You can click here to read about the history behind the development by Cardinal Avery Dulles of the following ten-point “interim strategy” for Catholics and Evangelicals to work together in the cause of Christ despite—and in the midst of—persistent and important differences. My intent today is to look at Dulles’ ten points not as a Catholic or Evangelical, but to take each one in light of who we are as fellow citizens and neighbors in a country that is quickly becoming the Divided States of America.

1. Correct misleading stereotypes.

Ask yourself: Do I stereotype those on the other side of the political aisle from which I reside? Do I derisively dismiss people of faith or a faith different than my own? What about those of no religious faith? Or a different sexual orientation? What do I think or say about people of a different skin color? While it’s true that some ethnicities may hold to that image, they may very well represent a departure from that particular group of people and be an unfair stereotype.

drive-thru2. Openness to surprise.

Ask yourself: When was the last time I talked with my neighbor(s)? Said something to the person working the drive-through window other than “I’d like fries with that.”? Do I hold back for any particular reason? What is it?

3. Holy rivalry.

Ask yourself: Do I strive to exceed my fellow neighbors, friends, or co-workers in wealth, power and prestige? Do I instead try to exceed them in virtues such as honesty, self-sacrifice, or care for the poor? Why not? Have I tried to live my life as an example of what it means to have faith in God’s Word and hope for a life beyond this present one? Am I a visible and silent witness to the counsel of Saint Paul when he said “Love one another with mutual affection; anticipate one another in showing honor” (Romans 12:10)? Can I imagine what the world would be like if I (we) actually heeded those words?

4. Overcome mutual suspicion. 

Ask yourself: Have I studied the past and/or history of a particular issue? Do I educate myself using a diversity of resources and not just what a quick Google search or my favorite cable news channel or celebrity personality says I should think? We must study the past before we can forgive it. Have I looked back upon past hurts in my own life and studied them from a perspective other than my own? Have I sought forgiveness? Have I forgiven myself?

5. Respect each other’s freedom and integrity. 

Ask yourself: Am I tolerant of the fact that beliefs or positions on an issue exist outside of my own? Do I incessantly rant on social media and hammer strangers in the comboxes of the world? Have I rolled my eyes and clucked my tongue at those who disagree with a position I hold? Do I insist that my friends and/or family hold my positions and if they do not, do I cease to acknowledge their existence as a friend or (in Facebook-speak) “unfriend” them?

6. Ecumenism of mutual enrichment.

Ask yourself: Ecumenism is defined as “the principle or aim or promoting unity among the world’s Christian churches.” What does unity mean to me when it comes to our nation? My community? How do I hold on to those things that make me a uniquely gifted individual and still relate to my neighbors/friends? Do I ask or insist that my friends or acquaintances give up their own unique characteristics or heritage in order to conform to my own? Do I strive for unity, or perpetuate the divide?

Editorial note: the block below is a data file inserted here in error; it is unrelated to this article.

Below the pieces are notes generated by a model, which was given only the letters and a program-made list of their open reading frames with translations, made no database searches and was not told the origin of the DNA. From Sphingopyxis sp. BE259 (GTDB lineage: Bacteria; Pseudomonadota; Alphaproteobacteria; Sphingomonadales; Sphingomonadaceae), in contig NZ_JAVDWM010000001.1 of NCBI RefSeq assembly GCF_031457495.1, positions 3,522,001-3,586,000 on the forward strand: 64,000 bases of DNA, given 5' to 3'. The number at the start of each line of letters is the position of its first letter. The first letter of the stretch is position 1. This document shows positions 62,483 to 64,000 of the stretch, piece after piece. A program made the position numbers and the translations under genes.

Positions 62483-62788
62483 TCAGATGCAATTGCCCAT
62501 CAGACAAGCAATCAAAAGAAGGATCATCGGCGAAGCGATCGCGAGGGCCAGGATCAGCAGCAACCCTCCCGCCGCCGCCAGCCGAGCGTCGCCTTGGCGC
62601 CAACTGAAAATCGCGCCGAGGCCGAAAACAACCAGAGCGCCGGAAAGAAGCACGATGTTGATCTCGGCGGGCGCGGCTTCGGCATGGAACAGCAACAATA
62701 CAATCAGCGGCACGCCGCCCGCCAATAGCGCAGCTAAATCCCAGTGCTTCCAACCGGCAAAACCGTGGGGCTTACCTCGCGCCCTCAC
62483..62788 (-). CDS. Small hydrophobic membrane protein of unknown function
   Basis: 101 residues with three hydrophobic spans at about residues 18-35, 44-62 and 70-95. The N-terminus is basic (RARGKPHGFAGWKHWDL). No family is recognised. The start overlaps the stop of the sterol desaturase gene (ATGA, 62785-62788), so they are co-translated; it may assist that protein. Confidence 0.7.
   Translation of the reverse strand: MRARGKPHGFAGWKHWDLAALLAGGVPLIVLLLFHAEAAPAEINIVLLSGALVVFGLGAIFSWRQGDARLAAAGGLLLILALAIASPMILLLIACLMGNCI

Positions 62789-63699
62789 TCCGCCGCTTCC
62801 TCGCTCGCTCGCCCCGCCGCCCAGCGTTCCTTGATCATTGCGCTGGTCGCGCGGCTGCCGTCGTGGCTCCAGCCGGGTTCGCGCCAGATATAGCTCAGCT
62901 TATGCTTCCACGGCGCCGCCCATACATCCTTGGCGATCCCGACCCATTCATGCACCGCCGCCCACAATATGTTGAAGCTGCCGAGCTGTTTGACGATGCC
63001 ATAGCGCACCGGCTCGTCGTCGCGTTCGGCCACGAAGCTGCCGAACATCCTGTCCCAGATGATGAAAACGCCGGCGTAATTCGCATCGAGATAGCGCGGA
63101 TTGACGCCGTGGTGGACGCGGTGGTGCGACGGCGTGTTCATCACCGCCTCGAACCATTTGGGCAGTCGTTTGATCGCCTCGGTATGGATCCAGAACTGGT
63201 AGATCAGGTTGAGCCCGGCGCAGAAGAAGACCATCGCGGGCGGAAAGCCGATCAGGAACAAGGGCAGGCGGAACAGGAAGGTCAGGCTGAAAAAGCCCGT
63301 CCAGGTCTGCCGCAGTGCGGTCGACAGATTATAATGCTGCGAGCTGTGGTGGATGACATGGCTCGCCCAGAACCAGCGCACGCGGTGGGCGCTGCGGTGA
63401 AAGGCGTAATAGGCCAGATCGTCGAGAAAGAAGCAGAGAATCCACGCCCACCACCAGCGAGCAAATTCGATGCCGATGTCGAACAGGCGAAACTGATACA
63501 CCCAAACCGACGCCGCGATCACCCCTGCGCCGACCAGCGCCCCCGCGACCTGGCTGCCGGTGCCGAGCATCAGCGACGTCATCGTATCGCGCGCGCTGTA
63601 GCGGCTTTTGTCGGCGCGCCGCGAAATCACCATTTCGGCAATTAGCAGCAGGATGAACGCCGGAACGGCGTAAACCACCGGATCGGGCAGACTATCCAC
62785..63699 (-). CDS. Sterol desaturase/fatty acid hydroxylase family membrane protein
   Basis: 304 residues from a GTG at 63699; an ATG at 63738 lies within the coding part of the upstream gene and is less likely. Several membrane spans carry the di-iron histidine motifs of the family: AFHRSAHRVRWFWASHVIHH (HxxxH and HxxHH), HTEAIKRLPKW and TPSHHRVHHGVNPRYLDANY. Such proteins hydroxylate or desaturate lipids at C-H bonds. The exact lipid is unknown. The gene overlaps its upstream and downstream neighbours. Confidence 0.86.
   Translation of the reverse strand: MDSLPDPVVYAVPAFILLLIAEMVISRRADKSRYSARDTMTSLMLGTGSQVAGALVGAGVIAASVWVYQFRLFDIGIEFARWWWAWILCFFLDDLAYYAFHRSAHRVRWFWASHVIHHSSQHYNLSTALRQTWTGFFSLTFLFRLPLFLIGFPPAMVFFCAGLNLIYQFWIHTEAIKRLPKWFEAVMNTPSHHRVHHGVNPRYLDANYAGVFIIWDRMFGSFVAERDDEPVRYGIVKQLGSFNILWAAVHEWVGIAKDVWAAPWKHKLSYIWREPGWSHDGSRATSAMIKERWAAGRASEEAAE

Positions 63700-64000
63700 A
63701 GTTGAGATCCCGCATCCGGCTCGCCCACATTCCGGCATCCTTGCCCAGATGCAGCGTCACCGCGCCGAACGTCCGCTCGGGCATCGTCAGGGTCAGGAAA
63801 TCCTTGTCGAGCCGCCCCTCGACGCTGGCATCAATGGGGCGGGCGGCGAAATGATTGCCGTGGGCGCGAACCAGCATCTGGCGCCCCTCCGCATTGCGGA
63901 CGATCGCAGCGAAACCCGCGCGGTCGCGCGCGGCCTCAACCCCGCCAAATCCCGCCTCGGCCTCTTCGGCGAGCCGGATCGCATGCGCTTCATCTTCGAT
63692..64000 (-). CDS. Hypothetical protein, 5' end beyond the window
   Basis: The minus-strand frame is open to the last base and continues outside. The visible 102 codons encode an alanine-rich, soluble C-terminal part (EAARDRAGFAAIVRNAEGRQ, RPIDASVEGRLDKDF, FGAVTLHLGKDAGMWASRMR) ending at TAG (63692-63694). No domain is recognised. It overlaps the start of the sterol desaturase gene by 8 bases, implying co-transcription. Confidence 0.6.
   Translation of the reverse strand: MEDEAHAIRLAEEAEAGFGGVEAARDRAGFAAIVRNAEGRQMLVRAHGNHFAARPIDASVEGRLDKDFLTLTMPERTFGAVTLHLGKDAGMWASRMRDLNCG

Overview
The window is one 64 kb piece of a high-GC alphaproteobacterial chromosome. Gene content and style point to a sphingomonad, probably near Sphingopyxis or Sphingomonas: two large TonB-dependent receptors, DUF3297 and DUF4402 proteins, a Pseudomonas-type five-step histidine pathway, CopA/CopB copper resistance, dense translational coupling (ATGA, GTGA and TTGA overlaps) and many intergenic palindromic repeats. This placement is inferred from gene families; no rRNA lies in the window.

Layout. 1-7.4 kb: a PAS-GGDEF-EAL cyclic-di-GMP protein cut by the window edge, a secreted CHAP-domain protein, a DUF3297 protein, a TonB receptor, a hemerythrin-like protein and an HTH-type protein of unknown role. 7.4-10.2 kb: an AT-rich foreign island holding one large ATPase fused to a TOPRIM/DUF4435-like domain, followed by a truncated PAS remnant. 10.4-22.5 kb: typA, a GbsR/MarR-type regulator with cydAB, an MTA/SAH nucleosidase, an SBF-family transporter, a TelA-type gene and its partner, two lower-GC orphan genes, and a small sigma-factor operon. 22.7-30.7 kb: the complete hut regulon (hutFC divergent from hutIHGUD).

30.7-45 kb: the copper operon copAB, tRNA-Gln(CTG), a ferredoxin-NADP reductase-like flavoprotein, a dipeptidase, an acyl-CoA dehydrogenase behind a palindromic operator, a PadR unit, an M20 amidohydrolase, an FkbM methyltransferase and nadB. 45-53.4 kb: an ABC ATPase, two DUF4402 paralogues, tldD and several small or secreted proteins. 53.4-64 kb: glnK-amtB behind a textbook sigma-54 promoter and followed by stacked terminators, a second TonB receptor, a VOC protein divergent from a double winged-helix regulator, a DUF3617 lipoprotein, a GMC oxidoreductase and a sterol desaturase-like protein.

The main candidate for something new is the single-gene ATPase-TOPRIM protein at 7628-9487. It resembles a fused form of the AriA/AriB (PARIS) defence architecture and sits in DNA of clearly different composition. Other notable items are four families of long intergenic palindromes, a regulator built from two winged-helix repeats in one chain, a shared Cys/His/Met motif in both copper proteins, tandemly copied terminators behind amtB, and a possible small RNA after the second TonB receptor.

timtaylor_and_wilson7. Bonds of faith.

Ask yourself: What are the bonds that unite me to my neighbors? My friends? My family? To strangers? Are there basic commonalities we all share that bring us together, not just in times of duress, but also in calmer waters? How do we discover those common bonds?

8. Joint witness and social action. 

Ask yourself: If I believe that all life is sacred, do I hold any positions on various issues that may be seen as inconsistent or hypocritical? If I do not believe in the sanctity of life in any or all instances, how do I feel about those that do? What constitutes justice? How do I define a civil right and is that definition historically consistent or one that changes with the times? Are there things I can do to work towards a justice that is truly equal for all, and not for those whom the media or politicians deem a separate-but-equal class of citizens?

9. Peace and patience.

Ask yourself: Many of the problems that plague us as a citizenry and as a human race are as old as time and it’s easy to become frustrated by our fellow man’s inability to learn from the mistakes of the past…or by my mistakes. Do I grow increasingly frustrated and angry by the seemingly slow process of change? Or do I take the long view and realize that I am working towards improving my immediate surroundings and through a rippling effect changing the world for the benefit of my children, grandchildren and those whom I may never know in this lifetime?

10. Pray together.

Ask yourself: If I profess to be a Christian, do I actually practice my faith? Or is it simply a label I wear to belong to a social group or to use as a networking apparatus in my community to increase my bottom line? What do I pray for? Whom do I pray for? Do I pray alone? Do I pray with and for others and their needs? Am I selfless in my prayers? Or do I pray for the prosperity of myself and that others come to see things my way?